4.8 The narrative gap in the murder scenes

What is the narrative gap in the murder scenes?

[jp] The murder scene is presented in two pieces in the film. The immediate aftermath of the murder is shown at the film's opening. The murder itself is depicted at the film's close. Comparing the scenes in the film with the detailed forensic evidence of the case, it becomes apparent that there is a time gap between the two scenes.

What is the evidence for the narrative gap?

[jp] Very simply and graphically put, Honora Mary Parker exhibited forty-five separate wounds to her head, neck, face and hands. The murder scene in the film showed a very small fraction of those wounds being inflicted. Hence, the audience was not subjected to a graphic, real-time depiction of most of the violence inflicted against Honora. What we saw in the film, horrible as it may have been was, indeed, just the beginning of Honora's murder.

What did Jackson leave out?

[jp,jb,mk] The evidence supplied by Honora's wounds implies that she did not die quickly, or meekly, or painlessly. The autopsy dryly referred to wounds on her fingers, interpreted as having been obtained when she tried to defend herself. Audrey Amos, a policewoman who saw Honora's body, said her fingers were practically severed by blows from the murder weapon--a brick, remember. It was speculated that Honora was conscious and she may have fought back, or at least may have tried to avoid her daughter's blows, for some time. Jackson's 'hommage' to these facts are Honora's terrible cries during the murder scene and the brief shot of her crouching on the ground with blood trickling down her face, her arm half-raised.

Twenty-four of the wounds on Honora's face and head were consistent with their having been caused by extreme-force, crushing blows from the murder weapon, i.e. the brick. Under cross examination, the pathologist stated that some blows may have cause more than one wound. In "Heavenly Creatures" we only see 7 blows being struck, 4 from Pauline and 3 from Juliet. Even taking into account the multiple-wound-per-blow idea (simple physics would probably make more than 3 wounds per blow very improbable), this is still a serious undercount of the number of serious wounds. Since there were minor wounds, too, the implication was that there were many more blows, some glancing.

Try counting to twenty-four, slowly. If there were that many blows to Honora, it would create a different impression of the murder than does the few blows shown in the film. The pathologist testified that it would have taken only a few of the major head injuries to render the victim unconsciousness. This tends to make the murder appear to be a situation of gross 'overkill', but the situation may not be simple to interpret. This may be one reason why Jackson did not show all the facts.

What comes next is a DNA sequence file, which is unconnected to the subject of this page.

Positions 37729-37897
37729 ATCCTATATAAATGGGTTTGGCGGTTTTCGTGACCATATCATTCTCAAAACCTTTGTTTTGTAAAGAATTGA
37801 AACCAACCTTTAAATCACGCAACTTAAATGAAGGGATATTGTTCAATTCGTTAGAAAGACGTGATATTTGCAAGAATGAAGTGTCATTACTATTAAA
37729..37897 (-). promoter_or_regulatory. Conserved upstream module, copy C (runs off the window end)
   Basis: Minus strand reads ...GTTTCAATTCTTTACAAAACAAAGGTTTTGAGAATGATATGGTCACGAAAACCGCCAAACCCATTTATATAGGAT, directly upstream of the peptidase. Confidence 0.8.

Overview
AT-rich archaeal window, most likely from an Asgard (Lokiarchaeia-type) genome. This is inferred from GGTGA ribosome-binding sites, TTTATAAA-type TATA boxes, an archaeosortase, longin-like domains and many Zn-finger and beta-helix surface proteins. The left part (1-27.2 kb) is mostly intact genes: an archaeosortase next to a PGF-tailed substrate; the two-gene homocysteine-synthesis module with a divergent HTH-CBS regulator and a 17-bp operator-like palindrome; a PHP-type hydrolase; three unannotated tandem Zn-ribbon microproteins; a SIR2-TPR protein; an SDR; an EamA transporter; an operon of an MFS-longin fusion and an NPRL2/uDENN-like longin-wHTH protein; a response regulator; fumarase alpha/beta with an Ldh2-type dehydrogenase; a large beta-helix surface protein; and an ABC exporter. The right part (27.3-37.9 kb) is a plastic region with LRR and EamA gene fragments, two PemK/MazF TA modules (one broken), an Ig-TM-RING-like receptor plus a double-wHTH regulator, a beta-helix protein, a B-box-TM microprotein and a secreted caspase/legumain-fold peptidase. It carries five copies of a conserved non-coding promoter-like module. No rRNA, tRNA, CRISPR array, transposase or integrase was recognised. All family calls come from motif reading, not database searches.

Glamuzina and Laurie tend to de-emphasize the violence of the murder in their analysis (actually, they refer to it as 'the killing' throughout their book) and they argue that repetetive 'overkill' is more common in juvenile homicides and does not necessarily imply the same thing as it would in an adult homicide. They cite studies which show children having unrealistic ideas about what is required to produce death, and also that children often express deep fears that the adult, who has been omnipotent to that point, will get up again and seek revenge for having been injured.

Finally, even though the real murder was extraordinarily, shockingly violent (and seen to be those things at the time--one reason for the continuing emotional reaction the murder produces in those who remember it) it may not have been brutal. Brutality speaks more to the state of mind of the murderers, and that remains unknown.

So the overall effect of the narrative gap is...?

[jp] ...a severe toning down of the violence of the murder. We are left with a vastly more sympathetic portrait of the girls from the film's murder than we would have obtained had the whole murder been recreated graphically, in real time. Or, had we been present at the murder as witnesses.

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